PRP celebrated World Communion Sunday on October 3. But do you know how this global celebration started? This article from the Presbyterian Mission site gives us some insight.
“All who eat and drink without discerning the body, eat and drink judgment against themselves.” (I Cor. 11:29)
The first Sunday in October is designated as World Communion Sunday, which celebrates our oneness in Christ with all our brothers and sisters around the world. Paul tells us that we are to “discern the body” when we partake of Holy Communion, mindful that we note our relationship to all our brothers and sisters in Christ in the celebration. One is not to go hungry while another is drunk! (I Cor. 11:21). This is scandalous behavior opposed to the Way of Christ. Thus it is appropriate that World Communion Sunday is also a time when we receive the annual Peace and Global Witness Offering as a way of continuing the ancient Christian practice of sharing what we have with brothers and sisters in need.
A Presbyterian Gift
World Communion Sunday (originally called World Wide Communion Sunday) is a gift of the Presbyterian Church to the larger ecumenical church. The first celebration occurred at Shadyside Presbyterian Church in Pittsburgh, PA, in 1933 where Dr. Hugh Thompson Kerr served as pastor.
John A. Dalles, a PCUSA pastor who has researched the history of World Communion Sunday notes this in his blog entry, reprinted from the October 7, 2002, issue of Presbyterian Outlook:
Davitt S. Bell (the late Clerk of Session and church historian at Shadyside) recalled that Dr. Kerr first conceived the notion of World Communion Sunday during his year as moderator of the General Assembly (1930). Dr. Kerr’s younger son, the Rev. Dr. Donald Craig Kerr, who is pastor emeritus of the Roland Park Presbyterian Church in Baltimore, was sixteen in 1933. He has related that World Communion Sunday grew out of the Division of Stewardship at Shadyside. It was their attempt to bring churches together in a service of Christian unity—in which everyone might receive both inspiration and information, and above all, to know how important the Church of Jesus Christ is, and how each congregation is interconnected one with another. When I asked Donald Kerr how the idea of World Communion Sunday spread from that first service to the world wide practice of today, this is what he replied, “The concept spread very slowly at the start. People did not give it a whole lot of thought. It was during the Second World War that the spirit caught hold, because we were trying to hold the world together. World Wide Communion symbolized the effort to hold things together, in a spiritual sense. It emphasized that we are one in the Spirit and the Gospel of Jesus Christ.”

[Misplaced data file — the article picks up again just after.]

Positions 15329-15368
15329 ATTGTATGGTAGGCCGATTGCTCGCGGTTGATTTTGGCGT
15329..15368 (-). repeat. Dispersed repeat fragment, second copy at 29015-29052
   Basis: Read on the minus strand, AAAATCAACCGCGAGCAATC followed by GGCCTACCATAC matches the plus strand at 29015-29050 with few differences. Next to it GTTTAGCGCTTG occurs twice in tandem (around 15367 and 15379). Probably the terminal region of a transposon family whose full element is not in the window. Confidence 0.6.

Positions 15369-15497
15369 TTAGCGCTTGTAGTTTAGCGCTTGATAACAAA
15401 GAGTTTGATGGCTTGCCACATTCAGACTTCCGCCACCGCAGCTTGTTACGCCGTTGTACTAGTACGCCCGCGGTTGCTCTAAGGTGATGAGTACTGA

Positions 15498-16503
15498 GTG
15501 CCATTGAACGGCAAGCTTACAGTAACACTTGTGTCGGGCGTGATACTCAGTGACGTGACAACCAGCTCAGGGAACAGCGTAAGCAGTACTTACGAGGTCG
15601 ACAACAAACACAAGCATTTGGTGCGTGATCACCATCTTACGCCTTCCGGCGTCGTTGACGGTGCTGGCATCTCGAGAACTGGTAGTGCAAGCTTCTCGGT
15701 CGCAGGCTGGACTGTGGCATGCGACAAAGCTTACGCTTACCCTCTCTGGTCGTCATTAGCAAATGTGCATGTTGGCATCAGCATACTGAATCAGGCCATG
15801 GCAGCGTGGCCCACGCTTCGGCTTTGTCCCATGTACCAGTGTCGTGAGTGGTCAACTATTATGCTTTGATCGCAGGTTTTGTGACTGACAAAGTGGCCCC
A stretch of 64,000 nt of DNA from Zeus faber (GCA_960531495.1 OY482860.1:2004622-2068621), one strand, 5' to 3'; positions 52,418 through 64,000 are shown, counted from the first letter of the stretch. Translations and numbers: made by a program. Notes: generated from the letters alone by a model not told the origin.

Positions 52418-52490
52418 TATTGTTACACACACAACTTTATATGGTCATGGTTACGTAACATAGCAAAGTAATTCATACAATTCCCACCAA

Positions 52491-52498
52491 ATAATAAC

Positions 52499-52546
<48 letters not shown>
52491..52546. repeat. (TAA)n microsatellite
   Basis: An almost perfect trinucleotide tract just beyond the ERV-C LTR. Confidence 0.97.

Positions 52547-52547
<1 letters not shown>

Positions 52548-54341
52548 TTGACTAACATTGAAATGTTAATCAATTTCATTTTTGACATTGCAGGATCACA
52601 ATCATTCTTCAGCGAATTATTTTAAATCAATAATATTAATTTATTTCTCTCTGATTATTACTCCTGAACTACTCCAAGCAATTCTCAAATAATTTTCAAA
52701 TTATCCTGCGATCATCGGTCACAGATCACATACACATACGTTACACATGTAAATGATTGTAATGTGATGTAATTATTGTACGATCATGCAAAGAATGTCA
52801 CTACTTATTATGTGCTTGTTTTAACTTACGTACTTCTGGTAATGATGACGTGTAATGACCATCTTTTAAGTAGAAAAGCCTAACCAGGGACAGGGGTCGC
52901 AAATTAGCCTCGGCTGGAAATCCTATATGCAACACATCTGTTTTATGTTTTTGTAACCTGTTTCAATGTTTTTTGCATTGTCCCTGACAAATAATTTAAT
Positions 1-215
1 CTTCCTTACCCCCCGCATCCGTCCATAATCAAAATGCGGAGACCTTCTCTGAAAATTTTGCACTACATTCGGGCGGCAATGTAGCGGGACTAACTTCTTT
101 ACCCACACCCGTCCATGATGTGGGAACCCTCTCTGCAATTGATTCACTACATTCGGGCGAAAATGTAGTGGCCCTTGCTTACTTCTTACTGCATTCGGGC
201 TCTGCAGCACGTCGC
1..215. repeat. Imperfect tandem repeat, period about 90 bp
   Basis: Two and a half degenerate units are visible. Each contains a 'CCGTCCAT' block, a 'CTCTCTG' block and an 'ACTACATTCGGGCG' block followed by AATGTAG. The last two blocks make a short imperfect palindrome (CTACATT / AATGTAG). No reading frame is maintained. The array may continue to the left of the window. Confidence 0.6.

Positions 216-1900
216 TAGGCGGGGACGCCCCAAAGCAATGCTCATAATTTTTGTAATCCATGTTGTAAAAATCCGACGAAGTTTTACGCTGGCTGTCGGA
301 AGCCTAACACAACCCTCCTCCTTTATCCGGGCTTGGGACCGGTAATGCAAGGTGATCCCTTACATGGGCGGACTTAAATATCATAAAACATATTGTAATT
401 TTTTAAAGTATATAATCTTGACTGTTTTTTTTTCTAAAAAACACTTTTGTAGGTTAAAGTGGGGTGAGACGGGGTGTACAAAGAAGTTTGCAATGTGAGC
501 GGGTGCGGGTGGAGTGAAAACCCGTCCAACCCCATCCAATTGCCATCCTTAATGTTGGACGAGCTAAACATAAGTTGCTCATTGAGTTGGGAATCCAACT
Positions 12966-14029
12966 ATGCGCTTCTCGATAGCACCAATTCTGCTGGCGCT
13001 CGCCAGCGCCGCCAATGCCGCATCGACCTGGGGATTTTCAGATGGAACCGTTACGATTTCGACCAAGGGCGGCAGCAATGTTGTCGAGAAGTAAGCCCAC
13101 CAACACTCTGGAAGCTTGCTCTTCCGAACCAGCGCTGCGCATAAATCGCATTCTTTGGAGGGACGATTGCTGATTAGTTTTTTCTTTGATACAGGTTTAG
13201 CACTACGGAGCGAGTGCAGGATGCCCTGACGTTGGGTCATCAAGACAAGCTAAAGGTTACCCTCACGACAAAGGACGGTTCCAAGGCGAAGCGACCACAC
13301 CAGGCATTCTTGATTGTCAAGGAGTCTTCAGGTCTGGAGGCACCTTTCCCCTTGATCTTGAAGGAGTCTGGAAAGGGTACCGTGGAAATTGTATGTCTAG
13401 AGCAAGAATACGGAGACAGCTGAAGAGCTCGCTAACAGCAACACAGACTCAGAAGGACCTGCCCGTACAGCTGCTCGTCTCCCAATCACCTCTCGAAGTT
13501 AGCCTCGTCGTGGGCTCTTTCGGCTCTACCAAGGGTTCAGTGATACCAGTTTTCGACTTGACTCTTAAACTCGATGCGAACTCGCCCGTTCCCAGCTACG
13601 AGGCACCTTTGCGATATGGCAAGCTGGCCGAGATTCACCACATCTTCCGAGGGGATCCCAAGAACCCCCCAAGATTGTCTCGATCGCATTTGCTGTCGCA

Celebration of World Wide Communion Sunday was adopted as a denominational practice in the Presbyterian Church (US) in 1936. Churches in other denominations were invited to celebrate with us from the beginning, but it wasn’t until 1940 when the Department of Evangelism of the Federal Council of Churches (a predecessor body of the National Council of Churches) promoted extending the celebration to a number of churches around the world that the practice became widespread. Today, World Communion Sunday is celebrated around the world, demonstrating that the church founded on Jesus Christ peacefully shares God-given goods in a world increasingly destabilized by globalization and global market economies based on greed.